To my mind, Olympic hockey is almost always superior to NHL hockey, at least since 1998, when NHL players were finally allowed to participate. Not only do you have the best players in the world out on the ice, but you don't have the constant, senseless, momentum-draining scrums and fights. They just play the game.

Interestingly, they say Sunday's game was the most watched TV program in Canadian history, with 80% of Canadians (26.5 million) watching at least part of the game. The second most watched program in Canadian history? Sunday's closing ceremony.

Some Other Highlights:

Joannie Rochette, the inspiration of the games, skating to a bronze medal only days after the sudden death of her mother.

Canada's 2-0 win over the Americans in the women's gold medal hockey game.

Jon Montgomery's beer-swilling victory march through Whistler after winning gold in skeleton.

All those free concerts.

Stephen Colbert's comical take on the city, the country and the Games.

And, finally, Neil Young playing "Long May You Run" at the closing ceremonies as they extinguished the flame.

Suspect Norwegians

Before I go I just want to ask one question: What the #*%$ is up with those bloody Norwegians?!

Somehow, Norway, a nation of just 4.5 million people, continues to defy all logical explanations with their performance in each and every Winter Olympics.

Not only did they finish these games with the fourth largest medal haul - with a total of 23 medals - but they also remain the all-time leaders in both total medals and gold medals. I mean, 4.5 million people - WTF?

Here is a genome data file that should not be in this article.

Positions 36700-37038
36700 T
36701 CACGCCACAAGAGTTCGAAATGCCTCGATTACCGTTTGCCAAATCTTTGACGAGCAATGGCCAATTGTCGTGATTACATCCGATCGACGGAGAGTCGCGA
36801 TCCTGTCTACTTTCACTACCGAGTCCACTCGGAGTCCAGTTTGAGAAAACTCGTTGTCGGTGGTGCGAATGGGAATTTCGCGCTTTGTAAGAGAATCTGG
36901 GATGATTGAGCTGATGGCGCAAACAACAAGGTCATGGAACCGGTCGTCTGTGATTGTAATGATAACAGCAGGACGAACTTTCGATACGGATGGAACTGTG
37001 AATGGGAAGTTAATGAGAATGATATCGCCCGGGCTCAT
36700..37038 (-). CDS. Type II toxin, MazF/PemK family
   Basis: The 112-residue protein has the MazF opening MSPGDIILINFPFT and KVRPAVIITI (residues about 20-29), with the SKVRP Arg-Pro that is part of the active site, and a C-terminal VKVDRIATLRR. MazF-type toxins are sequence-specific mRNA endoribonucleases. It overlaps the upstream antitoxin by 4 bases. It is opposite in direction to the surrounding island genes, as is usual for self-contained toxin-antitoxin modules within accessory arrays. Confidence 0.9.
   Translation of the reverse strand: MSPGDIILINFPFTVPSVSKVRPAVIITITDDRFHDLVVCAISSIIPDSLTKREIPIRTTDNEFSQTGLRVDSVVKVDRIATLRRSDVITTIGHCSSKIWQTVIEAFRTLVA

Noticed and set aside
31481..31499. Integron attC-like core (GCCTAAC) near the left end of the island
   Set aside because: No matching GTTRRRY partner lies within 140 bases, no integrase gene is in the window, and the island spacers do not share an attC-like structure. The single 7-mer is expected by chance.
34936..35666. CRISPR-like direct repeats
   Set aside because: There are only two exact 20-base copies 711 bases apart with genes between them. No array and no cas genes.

You could say they're a northern nation, but so is Finland (5 medals - 5.5 million people) and Sweden (11 medals - close to 10 million people) and Russia (15 medals - 142 million people).

Seriously, what's up with the Norwegians?

Perhaps it's all the mercury in their fish? Or maybe it's just their Viking blood?

Whatever it is, they sure are an enigma.

But, enigmatic Norwegians notwithstanding, the fact remains it's been a incredible couple of weeks.

Mike Cowie (Oredakedo)
Tuesday, March 2nd, 2010

And check out this older piece about one of my hockey heroes: The Magnificent Mario Lemieux Rave


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More comments posted on Straight.com

You can read some more comments in response to this piece on the Georgia Straight's site here.

something you missed

Hey Mike, What about that lovely post-win party on the ice that had the staid, anal-retentive IOC guys harrumphing that it was "inappropriate" for the Canadians to be drinking and posing with big old cigars? I laughed and cheered when I saw that. I bet you did too. The IOC's dumb response reminded me of Canada in the early 1960s, when the bread and the atmosphere were both very white and not very nutritious. -- David

A scandal of minuscule proportions

Yeah, David, good you mentioned that. The women's celebration was one of the highlights of the Games, while the IOC's condemnation of it a definite low point.


I liked Roy MacGregor's suggestion of what Hockey Canada's response to the IOC should have been:


A scandal of minuscule proportions



People's Olympics

Red and white clothes and flags, tons of kids, and people both young and old on the streets, many singing the national anthem, the whole town full of positive energy. And the athletes inspiring both cheers and tears. Is it only me still humming that song "I Believe"? -S


Canadians celebrated with such open joy, not taunting and jeering other Countries for earning silver or Bronze, or winning nothing. They celebrated Canada, and it's people. Excellent , eh?

Norway in fact has no roads.

Norway in fact has no roads. The hardy folks there ski, skate, and slide everywhere. With guns. And brooms. Add to that their viking lust for precious metals and you have winter games glory. Or it could just be their cool pants. ~dean


perfectly said my friend :-) Stacey